Thursday, July 2, 2015

Today in History for July 2, 2015

Brock Peters in 1961
July 2, 1540 – The DeSoto Expedition reached the ancient Indian town of Coste, which was located at the upper end of Pine Island in the Tennessee River in present-day Marshall County, Ala.

July 2, 1566 - French astrologer, physician and prophet Nostradamus passed away at the age of 62 in Salon-de-Provence, Provence, France.

July 2, 1613 – The first English expedition (from Virginia) against Acadia led by Samuel Argall took place.

July 2, 1679 – French soldier and explorer Daniel Greysolon, Sieur du Lhut, first reached Lake Superior, about where the city that bears his name — Duluth — now lies.

July 2, 1698 – British engineer Thomas Savery patented the first steam engine.

July 2, 1776 – The Second Continental Congress assembled in Philadelphia and adopted Richard Henry Lee’s resolution severing ties with the Kingdom of Great Britain although the wording of the formal Declaration of Independence was not approved until July 4. The resolution put forward by Lee that stated: "Resolved: That these United Colonies are, and of right ought to be, free and independent States, that they are absolved from all allegiance to the British Crown, and that all political connection between them and the State of Great Britain is, and ought to be, totally dissolved." Two days later Congress adopted the Declaration of Independence that had been edited by Thomas Jefferson.

July 2, 1777 - A convention of 72 delegates met in Windsor, Vermont to adopt the state's new constitution. It was formally adopted on July 8, 1777.

July 2, 1777 – Vermont became the first American territory to abolish slavery.

July 2, 1777 - The British began an informal siege of Fort Ticonderoga in New York.

July 2, 1818 – Dr. John Watkins was listed as the post master at Fort Claiborne in present-day Alabama.

July 2, 1820 – Confederate soldier W.G. Riley born. He was listed as sick at Union Mills, Va. on Aug. 23, 1861 and was discharged on surgeon’s certificate at Sangster Crossroads near Richmond on Sept. 17, 1861. He enlisted with Co. G, 7th Alabama Cavalry at Claiborne, Ala. on Aug. 8, 1863. He died on March 4, 1886 and was buried at Buena Vista Cemetery in Buena Vista, Ala.

July 2, 1822 – Thirty-five slaves were hanged in South Carolina, including Denmark Vesey, after being accused of organizing a slave rebellion.

July 2, 1839 – Twenty miles off the coast of Cuba, 53 rebelling African slaves led by Joseph Cinqué took over the Cuban slave ship Amistad, which had been transporting them to a life of slavery on a sugar plantation at Puerto Principe, Cuba.

July 2, 1840 – Confederate officer Thomas Mercer Riley was born at Turnbull in Monroe County. He enlisted in the Monroe Guards on March 15, 1861 and served as 2nd Captain. He enlisted in the 5th Alabama on May 13, 1861 and was elected 2nd Lt. He was appointed a 1st Lt. by the State of Alabama on Oct. 13, 1861. Co. D, 5th Alabama reorganized and became Co. C, 5th Alabama on April 27, 1862 and he was named captain on that date. He was wounded on June 2, 1864 and sent home on a 30-day furlough. He commanded Co. C, 5th Alabama and assumed command of the entire regiment during the battle. He surrendered the regiment at Appomattox Courthouse on April 9, 1865. After the war, he averted a financial disaster within Monroe County in his position as head of the Bank of Beatrice. He died on March 2, 1935 and was buried at Turnbull Cemetery near Riley Crossing. The post-war Riley home stands today just north of Riley Crossing on the west side of State Highway 21.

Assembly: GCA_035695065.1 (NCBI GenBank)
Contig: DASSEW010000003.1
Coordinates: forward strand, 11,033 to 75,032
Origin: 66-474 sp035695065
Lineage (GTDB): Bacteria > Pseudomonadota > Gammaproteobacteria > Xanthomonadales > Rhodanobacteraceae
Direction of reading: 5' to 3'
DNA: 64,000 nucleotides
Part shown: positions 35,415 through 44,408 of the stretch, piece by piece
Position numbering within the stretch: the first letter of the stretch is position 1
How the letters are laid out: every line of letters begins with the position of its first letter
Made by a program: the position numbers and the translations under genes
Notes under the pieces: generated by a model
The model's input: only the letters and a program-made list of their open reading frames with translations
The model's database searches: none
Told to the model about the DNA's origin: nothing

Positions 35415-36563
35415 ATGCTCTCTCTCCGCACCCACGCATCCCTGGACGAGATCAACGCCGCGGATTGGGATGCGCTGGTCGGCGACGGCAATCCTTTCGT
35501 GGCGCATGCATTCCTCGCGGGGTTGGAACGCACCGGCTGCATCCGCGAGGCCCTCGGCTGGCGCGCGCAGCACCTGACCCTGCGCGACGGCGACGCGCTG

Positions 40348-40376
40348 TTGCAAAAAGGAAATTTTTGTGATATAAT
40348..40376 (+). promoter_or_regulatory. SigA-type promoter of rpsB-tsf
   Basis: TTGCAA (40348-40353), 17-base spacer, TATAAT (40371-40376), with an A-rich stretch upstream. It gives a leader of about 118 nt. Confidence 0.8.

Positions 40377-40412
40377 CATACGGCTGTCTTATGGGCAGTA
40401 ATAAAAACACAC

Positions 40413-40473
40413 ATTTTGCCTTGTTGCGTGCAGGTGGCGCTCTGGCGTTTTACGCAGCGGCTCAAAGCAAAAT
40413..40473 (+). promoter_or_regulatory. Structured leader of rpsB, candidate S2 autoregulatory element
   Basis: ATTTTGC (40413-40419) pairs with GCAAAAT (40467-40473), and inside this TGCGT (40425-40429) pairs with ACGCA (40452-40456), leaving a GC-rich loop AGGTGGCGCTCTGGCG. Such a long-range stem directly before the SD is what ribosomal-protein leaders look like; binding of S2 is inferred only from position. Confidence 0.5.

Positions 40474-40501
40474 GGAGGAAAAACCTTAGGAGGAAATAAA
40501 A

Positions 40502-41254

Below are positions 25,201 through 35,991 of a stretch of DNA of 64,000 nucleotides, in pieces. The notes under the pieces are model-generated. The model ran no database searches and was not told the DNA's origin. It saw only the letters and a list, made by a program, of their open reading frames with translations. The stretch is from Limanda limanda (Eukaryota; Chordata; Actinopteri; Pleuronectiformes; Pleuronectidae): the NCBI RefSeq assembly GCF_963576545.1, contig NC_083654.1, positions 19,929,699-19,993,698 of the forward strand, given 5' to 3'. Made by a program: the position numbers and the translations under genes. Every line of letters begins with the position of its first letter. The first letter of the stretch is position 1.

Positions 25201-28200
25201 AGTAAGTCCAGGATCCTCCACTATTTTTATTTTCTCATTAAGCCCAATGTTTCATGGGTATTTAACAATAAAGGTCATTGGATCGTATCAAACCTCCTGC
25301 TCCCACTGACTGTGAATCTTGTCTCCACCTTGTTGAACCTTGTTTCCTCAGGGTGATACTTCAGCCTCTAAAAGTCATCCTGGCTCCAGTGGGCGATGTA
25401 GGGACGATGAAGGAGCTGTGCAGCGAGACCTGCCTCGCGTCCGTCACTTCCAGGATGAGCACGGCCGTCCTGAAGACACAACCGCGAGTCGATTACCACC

July 2, 1854 - Alabama author Anne Newport Royall published the last issue of her newspaper The Huntress.

July 2, 1862 - Union General John Dix and Confederate General Daniel H. Hill reached an agreement to exchange prisoners. Under the Dix-Hill cartel each soldier was assigned a value based on their rank.

July 2, 1862 – During the Civil War, a skirmish was fought at Huntsville, Ala.

July 2, 1863 – Fighting continued on the second day of the Battle of Gettysburg and at least four members of the Conecuh Guard were wounded in this epic battle. Members of the Conecuh Guard known to have been wounded during this battle included Captain William Lee, First Sergeant Andrew J. Mosley, Second Sergeant Alfred H. Floyd and F.M. Curlee.

July 2, 1863 - Randolph County, Ala. native and Lincoln assassination conspirator Lewis Powell (who was wounded at the Battle of Gettysburg) was taken as a prisoner of war at the hospital at Pennsylvania College, and he was later transferred to a Baltimore, Md. hospital.